Twenty Years of Hope and Sight for Armenian Eyes.
The pain and suffering of blindness is incalculable. The restoration of sight is priceless. For 20 years the Armenian Eye Care Project has been working to eliminate preventable blindness in Armenia and to make 21st Century eye care accessible to every Armenian child and adult.
In 1992, a call came from the Armenian Minister of Health: "Help us fight the growing wave of blindness." Years of tragedy had taken a heavy toll on the dark eyes of Armenia, a country about the size of Maryland with three and one-half million people struggling toward a brighter future.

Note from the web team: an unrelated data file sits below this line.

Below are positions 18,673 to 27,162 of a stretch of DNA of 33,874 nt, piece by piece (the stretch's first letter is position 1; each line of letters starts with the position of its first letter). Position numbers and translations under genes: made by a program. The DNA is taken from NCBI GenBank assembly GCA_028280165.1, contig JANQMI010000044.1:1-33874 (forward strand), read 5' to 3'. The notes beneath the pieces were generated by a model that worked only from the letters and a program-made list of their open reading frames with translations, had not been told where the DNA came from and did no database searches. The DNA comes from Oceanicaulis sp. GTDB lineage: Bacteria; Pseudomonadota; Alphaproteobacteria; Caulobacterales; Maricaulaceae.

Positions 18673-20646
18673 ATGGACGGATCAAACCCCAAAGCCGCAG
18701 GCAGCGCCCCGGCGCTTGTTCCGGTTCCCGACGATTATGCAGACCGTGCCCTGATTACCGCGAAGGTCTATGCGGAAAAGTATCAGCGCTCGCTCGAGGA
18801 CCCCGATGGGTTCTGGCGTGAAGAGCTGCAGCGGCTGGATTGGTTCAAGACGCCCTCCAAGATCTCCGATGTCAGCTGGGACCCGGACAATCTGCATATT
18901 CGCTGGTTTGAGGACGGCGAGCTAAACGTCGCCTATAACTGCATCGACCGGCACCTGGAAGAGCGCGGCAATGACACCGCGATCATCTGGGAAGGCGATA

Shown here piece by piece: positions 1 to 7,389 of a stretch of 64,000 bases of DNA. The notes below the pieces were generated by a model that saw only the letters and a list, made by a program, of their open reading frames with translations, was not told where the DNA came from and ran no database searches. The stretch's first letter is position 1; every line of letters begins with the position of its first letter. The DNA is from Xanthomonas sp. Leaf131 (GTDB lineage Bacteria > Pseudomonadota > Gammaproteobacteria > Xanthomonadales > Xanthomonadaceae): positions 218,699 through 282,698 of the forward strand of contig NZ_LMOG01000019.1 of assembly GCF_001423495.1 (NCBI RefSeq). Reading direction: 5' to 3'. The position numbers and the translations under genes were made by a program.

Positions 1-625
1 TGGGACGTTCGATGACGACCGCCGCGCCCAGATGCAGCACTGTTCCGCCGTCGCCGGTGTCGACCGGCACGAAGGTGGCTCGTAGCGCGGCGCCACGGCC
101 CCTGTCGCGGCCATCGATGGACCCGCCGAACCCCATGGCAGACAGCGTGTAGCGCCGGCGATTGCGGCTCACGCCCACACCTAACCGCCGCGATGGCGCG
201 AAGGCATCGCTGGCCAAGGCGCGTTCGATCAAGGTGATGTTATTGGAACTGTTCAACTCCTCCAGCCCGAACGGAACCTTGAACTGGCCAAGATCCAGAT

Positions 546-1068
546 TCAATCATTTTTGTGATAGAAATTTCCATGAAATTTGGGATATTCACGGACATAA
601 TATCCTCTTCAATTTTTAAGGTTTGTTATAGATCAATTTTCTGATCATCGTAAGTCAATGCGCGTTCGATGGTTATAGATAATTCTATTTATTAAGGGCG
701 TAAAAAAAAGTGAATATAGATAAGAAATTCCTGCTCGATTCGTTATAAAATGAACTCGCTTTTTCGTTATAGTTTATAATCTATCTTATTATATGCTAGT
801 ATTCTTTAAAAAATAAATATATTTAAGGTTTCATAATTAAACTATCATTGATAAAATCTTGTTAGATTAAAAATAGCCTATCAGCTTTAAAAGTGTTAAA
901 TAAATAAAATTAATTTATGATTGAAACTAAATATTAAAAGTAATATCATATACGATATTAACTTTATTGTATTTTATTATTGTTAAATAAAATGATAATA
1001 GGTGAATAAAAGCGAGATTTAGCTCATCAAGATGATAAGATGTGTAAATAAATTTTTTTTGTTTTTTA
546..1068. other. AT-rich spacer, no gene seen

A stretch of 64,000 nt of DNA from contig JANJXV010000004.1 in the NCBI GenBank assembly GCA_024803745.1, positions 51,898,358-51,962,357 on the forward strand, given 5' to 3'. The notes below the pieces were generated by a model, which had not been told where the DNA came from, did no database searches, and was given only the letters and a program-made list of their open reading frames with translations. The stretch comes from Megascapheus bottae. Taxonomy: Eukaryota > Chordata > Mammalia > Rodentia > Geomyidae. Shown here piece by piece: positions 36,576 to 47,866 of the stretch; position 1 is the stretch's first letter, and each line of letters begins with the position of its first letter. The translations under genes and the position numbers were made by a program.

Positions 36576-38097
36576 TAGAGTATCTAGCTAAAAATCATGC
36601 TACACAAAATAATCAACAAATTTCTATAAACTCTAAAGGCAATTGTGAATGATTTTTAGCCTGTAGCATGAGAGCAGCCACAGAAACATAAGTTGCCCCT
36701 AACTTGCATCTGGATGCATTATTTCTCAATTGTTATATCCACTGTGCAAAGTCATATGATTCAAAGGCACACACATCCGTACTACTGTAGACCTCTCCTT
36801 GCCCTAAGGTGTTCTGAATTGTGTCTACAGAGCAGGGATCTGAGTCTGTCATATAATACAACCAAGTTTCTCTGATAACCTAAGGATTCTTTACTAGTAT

Nestled between Turkey, Iran and Azerbaijan, Armenia suffered a devastating earthquake in 1988 that killed more than 50,000 and injured many more. The same year war broke out between Armenia and Azerbaijan, lasting six destructive years. By 1991, a major health care crisis existed and the call for help was issued. Teams of American ophthalmologists, many returning to their homeland, embarked on a mission to Armenia, taking with them medicine and equipment. Greater than half of the patients they treated were children and almost all were war casualties.
Roger Ohanesian, M.D., a Laguna Beach, California ophthalmologist, made his first visit to Armenia in 1992, and subsequently founded the Armenian Eye Care Project (AECP). Every year since, American ophthalmologists have traveled to Armenia twice a year, at their own expense, to bring hope and eye care to a people who view the American doctors as their last chance for sight.